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Choosing the right LED
 Sep 17, 2014  Blog  LED, Buying Guide, Expert

Chosing The Right LED for you with ItDoesTheJob.com

So now you've figured out what LEDs are (they're not energy saving bulbs!) and how they "Do The Job".  
You might want to just browse some good LEDs 
Or read an illuminating (*ahem*) guide by A Lazy Girl Goes Green on what LEDs are and what they're about.  


Or, you might need a bit more help on what makes and good LED and how to spot one?  
If so, you're in luck: we've put together an easy-digest guide, just for you...


How can I tell a good LED and how do I know you’re selling them?  
Just as with every single product in the world quality ranges and the old adage rings true: you get what you pay for.  

  • We test them ourselves (and have most varieties installed at HQ); 
  • We only sell bulbs with a minimum 3 years warranty: guaranteed savings.  Besides, if a bulb is supposed to last 10, 000s of hours then why would it only come with a one year warranty…?  
  • The quality of the light will also vary- we only offer ones where the quality of light means that  it is as close to daylight as you can get.  


Selecting the best LEDs

Here are the 7 main areas we look at when deciding which LEDs to recommend: 

1.   Heat sink:

One of the most telling aspects to a LED bulb when it comes to quality is how well the bulb dissipates heat.
LED bulbs don’t get burning hot and waste heat light conventional bulbs, but since power goes into the LEDs, they do get a little warm and this must be drawn away from the LEDs.
LEDs don’t radiate this heat away in the same way as an incandescent bulb – instead, the heat is drawn away from the LEDs by a heat sink normally located in the base of the bulb. The heat sink absorbs the heat produced and then dissipates into the surrounding environment.  There are lots of different designs from aluminium fins or ceramic heat sinks.  
 

2.   Chip set

The chip is used to convert electricity to light.
Better bulbs will use chips from better manufacturers, which convert more energy to light and don’t overheat.  You get what you pay for: if you buy an LED GU10 for £3, you should probably question the quality of the chip set used.
 

3.   The driver

The driver regulates the power entering the LEDs, ensuring that the bulb operates optimally and does not overheat- some will be internal, some external.  
At the moment, MR16s have an external driver meaning they are slight more difficult to install.  GU10s have internal drivers and, for this reason we’d recommend either changing the fitting or, really simply, just using an ending adaptor.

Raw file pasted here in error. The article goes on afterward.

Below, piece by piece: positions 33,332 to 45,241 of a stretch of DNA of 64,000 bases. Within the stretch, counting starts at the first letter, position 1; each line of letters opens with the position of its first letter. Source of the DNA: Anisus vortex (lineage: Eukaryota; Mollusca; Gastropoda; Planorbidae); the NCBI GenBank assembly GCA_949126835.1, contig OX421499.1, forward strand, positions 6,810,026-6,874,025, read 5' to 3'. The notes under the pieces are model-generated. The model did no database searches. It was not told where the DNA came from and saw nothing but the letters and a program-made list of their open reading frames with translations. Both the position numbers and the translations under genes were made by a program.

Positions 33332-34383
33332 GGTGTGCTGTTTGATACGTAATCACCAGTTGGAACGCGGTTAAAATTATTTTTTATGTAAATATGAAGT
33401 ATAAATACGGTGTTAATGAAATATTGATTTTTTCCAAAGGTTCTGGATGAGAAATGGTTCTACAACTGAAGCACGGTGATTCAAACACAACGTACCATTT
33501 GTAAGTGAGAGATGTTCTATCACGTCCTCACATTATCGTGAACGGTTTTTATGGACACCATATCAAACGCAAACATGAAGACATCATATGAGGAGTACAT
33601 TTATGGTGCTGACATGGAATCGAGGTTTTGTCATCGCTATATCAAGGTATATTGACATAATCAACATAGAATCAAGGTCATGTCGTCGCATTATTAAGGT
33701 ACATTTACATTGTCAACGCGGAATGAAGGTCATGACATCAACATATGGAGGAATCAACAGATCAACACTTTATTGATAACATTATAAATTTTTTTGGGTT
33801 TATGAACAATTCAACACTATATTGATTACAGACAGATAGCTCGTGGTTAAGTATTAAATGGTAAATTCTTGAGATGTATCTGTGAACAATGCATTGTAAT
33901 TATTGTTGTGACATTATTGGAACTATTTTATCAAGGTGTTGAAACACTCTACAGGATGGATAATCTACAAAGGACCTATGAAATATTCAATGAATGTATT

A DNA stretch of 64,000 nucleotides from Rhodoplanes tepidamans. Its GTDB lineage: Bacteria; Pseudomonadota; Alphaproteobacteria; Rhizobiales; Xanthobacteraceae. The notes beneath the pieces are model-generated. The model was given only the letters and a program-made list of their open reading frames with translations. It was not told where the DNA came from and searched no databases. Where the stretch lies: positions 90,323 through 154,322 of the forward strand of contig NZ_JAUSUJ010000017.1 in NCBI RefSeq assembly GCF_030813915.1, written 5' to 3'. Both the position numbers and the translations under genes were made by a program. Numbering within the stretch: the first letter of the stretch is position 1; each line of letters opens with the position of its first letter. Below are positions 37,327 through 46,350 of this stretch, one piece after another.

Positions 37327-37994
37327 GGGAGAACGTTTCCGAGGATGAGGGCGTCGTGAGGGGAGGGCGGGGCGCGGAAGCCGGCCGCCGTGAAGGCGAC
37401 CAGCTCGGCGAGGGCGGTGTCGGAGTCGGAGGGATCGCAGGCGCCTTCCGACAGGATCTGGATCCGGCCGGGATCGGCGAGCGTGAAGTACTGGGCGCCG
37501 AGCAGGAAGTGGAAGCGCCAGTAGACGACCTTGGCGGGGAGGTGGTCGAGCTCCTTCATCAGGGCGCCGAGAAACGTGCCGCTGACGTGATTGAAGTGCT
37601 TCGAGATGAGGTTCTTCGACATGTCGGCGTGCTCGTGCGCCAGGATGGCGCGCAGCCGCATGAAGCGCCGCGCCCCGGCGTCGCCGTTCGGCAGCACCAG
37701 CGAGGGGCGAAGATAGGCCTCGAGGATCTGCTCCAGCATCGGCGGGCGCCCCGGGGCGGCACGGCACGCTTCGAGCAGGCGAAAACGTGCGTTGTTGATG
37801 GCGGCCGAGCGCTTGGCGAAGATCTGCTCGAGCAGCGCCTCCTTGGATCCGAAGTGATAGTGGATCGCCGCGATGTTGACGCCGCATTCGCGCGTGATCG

4.   Colour temperature 


Unlike traditional incandescent and halogen bulbs that tend to produce a warm white light, LED lights are available in many different colours – this is known as the colour temperature of the bulb. To replicate the colour temperature produced from a halogen GU10, you would need to opt for a warm / daylight coloured bulb. If you prefer the cooler light often associated with office spaces, then you would probably prefer the cool light bulbs. 
 

5.   Bulb brightness- lumens, not watts




We’ve all been conditioned to think of bulb brightness in watts, but this simply doesn’t make sense.  As LEDs are far more efficient, they give out more light at fewer watts.  A 50w halogen GU10 spotlight can be replaced with an equivalent 5w LED GU10 spotlight – the lower wattage is the main reason households can achieve such massive energy savings from LED bulbs.  It’s clear that this is not a reliable measure of brightness.  What is the same for all lights, however, is the lumens which has nothing to do with the power put in but rather the light produced.  
So, the more lumens a bulb is producing, the brighter it is (regardless of power/ wattage usage).  Naturally, LEDs come with varying brightness and you’ll need to check to make sure you get the correct light.  In the meantime, we have given an indication on our LEDs what their conventional equivalents are. 


6.   Beam Angle 



LEDs are very directional in order to not waste any energy through unwanted side light, though they can be any angle you want.  So when you’re buying your LED, just make sure you get the same beam angle and your existing light (if you want it the same!).  If you’re not sure, check the old box.  As a rule of thumb, if you’ve got a high ceiling you can have a lower beam angle.   


7.   Quality is key: 
With LED lighting, as with many products, quality is absolutely key. Whilst you may be able to find an LED in the shops for £3 a bulb, chances are that it will produce poor light and pack up within the year. We recommend spending a little more on a quality bulb and getting one that will last for years, give off a quality light and save you money.
Please let us know if you have any more questions - just get in touch.

 

If there are any terms you are unsure with any terms please see the Glossary.